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Tarzan of the Apes Edgar Rice Burroughs

"Most Remarkable"

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Several miles south of the cabin, upon a strip of sandy beach, stood two old men, arguing.

Before them stretched the broad Atlantic. At their backs was the Dark Continent. Close around them loomed the impenetrable blackness of the jungle.

Savage beasts roared and growled; noises, hideous and weird, assailed their ears. They had wandered for miles in search of their camp, but always in the wrong direction. They were as hopelessly lost as though they suddenly had been transported to another world.

At such a time, indeed, every fiber of their combined intellects must have been concentrated upon the vital question of the minute--the life-and-death question to them of retracing their steps to camp.

Samuel T. Philander was speaking.

"But, my dear professor," he was saying, "I still maintain that but for the victories of Ferdinand and Isabella over the fifteenth-century Moors in Spain the world would be today a thousand years in advance of where we now find ourselves. The Moors were essentially a tolerant, broad-minded, liberal race of agriculturists, artisans and merchants--the very type of people that has made possible such civilization as we find today in America and Europe--while the Spaniards--"

"Tut, tut, dear Mr. Philander," interrupted Professor Porter; "their religion positively precluded the possibilities you suggest. Moslemism was, is, and always will be, a blight on that scientific progress which has marked--"

"Bless me! Professor," interjected Mr. Philander, who had turned his gaze toward the jungle, "there seems to be someone approaching."

Professor Archimedes Q. Porter turned in the direction indicated by the nearsighted Mr. Philander.

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"Tut, tut, Mr. Philander," he chided. "How often must I urge you to seek that absolute concentration of your mental faculties which alone may permit you to bring to bear the highest powers of intellectuality upon the momentous problems which naturally fall to the lot of great minds? And now I find you guilty of a most flagrant breach of courtesy in interrupting my learned discourse to call attention to a mere quadruped of the genus FELIS. As I was saying, Mr.--"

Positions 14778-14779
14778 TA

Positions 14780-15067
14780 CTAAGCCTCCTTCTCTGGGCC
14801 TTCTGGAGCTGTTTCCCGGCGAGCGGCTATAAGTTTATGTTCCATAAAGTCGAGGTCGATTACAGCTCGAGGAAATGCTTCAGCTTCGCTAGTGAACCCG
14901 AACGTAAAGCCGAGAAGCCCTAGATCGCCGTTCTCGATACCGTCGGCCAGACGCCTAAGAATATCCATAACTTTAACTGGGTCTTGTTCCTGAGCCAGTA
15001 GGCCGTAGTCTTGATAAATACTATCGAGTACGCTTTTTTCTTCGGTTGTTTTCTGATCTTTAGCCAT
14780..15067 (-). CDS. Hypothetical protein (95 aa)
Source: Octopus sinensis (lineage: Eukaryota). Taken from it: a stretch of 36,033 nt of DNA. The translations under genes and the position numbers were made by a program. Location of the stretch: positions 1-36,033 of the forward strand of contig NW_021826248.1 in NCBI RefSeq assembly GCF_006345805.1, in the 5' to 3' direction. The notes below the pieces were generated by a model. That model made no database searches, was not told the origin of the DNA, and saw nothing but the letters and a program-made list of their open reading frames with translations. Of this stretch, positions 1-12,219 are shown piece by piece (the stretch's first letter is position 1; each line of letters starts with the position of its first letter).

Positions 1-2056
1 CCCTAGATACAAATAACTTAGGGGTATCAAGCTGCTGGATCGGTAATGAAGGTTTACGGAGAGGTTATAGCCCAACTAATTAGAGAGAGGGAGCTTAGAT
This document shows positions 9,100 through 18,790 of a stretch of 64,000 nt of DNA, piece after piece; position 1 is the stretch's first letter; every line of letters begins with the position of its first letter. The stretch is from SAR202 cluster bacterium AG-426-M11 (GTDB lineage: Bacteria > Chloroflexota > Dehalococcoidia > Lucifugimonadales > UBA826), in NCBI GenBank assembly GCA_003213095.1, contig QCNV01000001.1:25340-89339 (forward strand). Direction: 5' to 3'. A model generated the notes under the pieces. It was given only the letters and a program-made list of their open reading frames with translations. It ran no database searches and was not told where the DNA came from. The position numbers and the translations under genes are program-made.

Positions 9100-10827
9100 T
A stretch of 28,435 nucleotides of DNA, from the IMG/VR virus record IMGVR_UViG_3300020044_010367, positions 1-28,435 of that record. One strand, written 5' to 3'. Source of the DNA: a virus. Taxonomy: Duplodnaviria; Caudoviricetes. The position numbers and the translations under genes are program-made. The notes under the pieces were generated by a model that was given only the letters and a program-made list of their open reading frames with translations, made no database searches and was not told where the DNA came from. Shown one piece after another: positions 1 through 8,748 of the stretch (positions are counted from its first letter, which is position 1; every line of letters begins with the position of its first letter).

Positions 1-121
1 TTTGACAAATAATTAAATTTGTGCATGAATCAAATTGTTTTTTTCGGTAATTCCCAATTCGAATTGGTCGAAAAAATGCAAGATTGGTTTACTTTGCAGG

"Heavens, Professor, a lion?" cried Mr. Philander, straining his weak eyes toward the dim figure outlined against the dark tropical underbrush.

"Yes, yes, Mr. Philander, if you insist upon employing slang in your discourse, a `lion.' But as I was saying--"

"Bless me, Professor," again interrupted Mr. Philander; "permit me to suggest that doubtless the Moors who were conquered in the fifteenth century will continue in that most regrettable condition for the time being at least, even though we postpone discussion of that world calamity until we may attain the enchanting view of yon FELIS CARNIVORA which distance proverbially is credited with lending."

In the meantime the lion had approached with quiet dignity to within ten paces of the two men, where he stood curiously watching them.

The moonlight flooded the beach, and the strange group stood out in bold relief against the yellow sand.

"Most reprehensible, most reprehensible," exclaimed Professor Porter, with a faint trace of irritation in his voice. "Never, Mr. Philander, never before in my life have I known one of these animals to be permitted to roam at large from its cage. I shall most certainly report this outrageous breach of ethics to the directors of the adjacent zoological garden."

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Tarzan of the Apes
Edgar Rice Burroughs

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